As for my fear of kissing, with adjustments, things eventually took their 'new natural' course.

Singing, too, was a problematic hurdle. My new dentures seemed to weigh down my words as if my tongue was in a strait jacket. Simple musical scales loomed like Everest. My vocal range dropped by a semi-tone. What was once a joyful and spontaneous experience became a chore that I avoided. 

As for my fear of kissing, with adjustments, things eventually took their 'new natural' course. Surprisingly, the most vexing issue I faced was how to discreetly remove my dentures before falling asleep at night and hide them without my partner knowing — which led to a lot of stumbling around in the dark. But I learned that partners are called partners for good reason, and usually know more than they let on.

In hindsight, were dentures the greatest thing to ever happen to me? No. I wish I'd heeded all the warnings on my journey. Am I glad I chose to have them? Absolutely. Did I recover my ability to speak with confidence? Yes, with practice.

And the singing? It's still a challenge, but now the obstacles are more psychosomatic than physical. Yesterday while walking to my local gym, I absent-mindedly started singing softly to no one but myself, "You must remember this, a kiss is still a kiss, a sigh is just a sigh". Because I wasn't dwelling on it, the notes and words flowed naturally.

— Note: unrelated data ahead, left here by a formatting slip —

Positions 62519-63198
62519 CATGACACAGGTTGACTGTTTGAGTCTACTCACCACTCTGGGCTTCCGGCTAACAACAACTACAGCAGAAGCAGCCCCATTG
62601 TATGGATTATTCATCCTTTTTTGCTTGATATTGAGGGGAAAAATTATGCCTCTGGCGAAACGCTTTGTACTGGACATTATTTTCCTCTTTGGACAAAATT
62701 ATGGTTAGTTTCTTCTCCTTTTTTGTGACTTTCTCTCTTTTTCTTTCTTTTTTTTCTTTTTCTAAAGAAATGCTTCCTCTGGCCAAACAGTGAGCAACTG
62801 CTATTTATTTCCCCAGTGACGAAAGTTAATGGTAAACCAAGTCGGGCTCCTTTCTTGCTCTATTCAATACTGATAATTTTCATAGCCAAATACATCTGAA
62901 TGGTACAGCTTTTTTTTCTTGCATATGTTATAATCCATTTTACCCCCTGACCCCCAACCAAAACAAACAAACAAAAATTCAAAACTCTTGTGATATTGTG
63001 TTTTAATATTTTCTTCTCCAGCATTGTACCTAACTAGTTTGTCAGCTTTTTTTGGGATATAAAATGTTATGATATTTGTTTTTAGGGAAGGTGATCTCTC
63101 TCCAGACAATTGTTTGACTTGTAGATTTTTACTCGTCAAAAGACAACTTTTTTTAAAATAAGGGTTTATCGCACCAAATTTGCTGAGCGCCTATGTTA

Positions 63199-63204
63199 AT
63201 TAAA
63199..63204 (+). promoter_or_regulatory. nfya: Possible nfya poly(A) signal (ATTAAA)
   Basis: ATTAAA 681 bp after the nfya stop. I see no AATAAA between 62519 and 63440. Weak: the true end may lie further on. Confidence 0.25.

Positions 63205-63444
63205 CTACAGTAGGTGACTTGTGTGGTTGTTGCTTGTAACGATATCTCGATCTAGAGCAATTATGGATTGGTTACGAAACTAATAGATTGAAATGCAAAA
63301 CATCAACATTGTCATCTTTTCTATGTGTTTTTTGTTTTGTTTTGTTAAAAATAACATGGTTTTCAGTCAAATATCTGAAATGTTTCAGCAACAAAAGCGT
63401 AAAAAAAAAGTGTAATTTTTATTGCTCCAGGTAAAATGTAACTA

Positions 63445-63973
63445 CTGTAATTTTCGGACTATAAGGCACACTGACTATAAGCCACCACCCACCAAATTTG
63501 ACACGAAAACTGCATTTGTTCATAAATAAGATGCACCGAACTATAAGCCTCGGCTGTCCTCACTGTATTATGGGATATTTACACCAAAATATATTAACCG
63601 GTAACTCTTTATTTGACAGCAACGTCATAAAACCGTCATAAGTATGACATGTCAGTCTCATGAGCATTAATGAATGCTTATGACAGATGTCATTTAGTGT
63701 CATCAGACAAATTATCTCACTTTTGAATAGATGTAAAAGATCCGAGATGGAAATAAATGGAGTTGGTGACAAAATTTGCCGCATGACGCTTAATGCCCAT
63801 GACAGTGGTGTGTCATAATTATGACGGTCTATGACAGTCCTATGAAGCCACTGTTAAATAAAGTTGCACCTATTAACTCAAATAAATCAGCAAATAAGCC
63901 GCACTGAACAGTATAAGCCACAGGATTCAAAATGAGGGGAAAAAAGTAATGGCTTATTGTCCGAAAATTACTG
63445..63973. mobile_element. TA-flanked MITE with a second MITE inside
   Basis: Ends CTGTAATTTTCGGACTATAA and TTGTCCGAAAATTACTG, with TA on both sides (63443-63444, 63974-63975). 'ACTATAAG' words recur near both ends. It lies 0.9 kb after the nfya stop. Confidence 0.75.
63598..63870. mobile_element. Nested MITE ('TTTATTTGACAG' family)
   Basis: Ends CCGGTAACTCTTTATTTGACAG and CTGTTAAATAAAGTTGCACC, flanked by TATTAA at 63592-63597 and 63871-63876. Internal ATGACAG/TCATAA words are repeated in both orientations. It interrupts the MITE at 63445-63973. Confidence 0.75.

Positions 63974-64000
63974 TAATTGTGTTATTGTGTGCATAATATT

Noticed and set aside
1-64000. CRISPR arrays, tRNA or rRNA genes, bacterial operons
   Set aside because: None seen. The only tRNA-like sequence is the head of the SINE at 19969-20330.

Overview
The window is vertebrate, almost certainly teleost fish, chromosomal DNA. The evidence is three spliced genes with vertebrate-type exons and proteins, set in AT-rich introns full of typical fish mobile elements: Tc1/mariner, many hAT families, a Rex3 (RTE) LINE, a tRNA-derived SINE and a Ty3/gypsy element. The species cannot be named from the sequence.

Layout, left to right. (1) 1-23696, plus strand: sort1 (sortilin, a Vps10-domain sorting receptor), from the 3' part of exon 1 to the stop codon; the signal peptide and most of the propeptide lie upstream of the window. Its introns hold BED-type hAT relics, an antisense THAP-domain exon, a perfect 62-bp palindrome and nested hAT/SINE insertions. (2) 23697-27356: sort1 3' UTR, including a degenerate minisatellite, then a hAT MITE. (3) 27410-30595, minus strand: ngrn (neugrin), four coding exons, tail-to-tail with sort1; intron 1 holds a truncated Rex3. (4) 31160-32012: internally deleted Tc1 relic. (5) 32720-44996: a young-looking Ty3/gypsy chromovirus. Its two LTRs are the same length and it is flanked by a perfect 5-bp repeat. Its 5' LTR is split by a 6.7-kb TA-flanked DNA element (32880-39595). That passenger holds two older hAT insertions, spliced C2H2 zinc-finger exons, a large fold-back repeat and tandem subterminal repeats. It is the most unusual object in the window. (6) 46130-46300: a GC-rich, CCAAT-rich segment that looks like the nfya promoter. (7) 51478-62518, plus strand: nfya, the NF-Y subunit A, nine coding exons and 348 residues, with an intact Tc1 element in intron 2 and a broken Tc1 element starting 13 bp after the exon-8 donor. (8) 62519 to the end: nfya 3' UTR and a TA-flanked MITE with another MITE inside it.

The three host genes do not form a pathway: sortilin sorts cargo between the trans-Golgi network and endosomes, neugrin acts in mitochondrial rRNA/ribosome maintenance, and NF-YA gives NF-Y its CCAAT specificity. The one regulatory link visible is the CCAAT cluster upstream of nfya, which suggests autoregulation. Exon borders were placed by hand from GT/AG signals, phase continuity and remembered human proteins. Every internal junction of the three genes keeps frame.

It was a small, sweet epiphany. I'll get there, one note at a time, as time goes by. After all, it ain't over till the skinny guy with the nice teeth sings.

Steve Uhler is a freelance journalist, author, and advocate for active aging, covering the challenges of adjusting to new paradigms in a changing world. He has also interviewed and profiled such diverse figures as music icon Brian Wilson, former Texas State Senator Wendy Davis, filmmaker Richard Linklater and 97-year-old Nobel Prize winner John Goodenough. His work has appeared in outlets including Cox Media, ABC News, Kirkus Book Reviews, and numerous newspapers and magazines. Read More